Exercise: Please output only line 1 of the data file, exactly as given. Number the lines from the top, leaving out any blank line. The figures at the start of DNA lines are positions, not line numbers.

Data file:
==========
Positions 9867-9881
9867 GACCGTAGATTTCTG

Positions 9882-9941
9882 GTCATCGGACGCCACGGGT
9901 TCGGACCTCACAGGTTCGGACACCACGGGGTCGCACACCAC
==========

Positions 9867-9881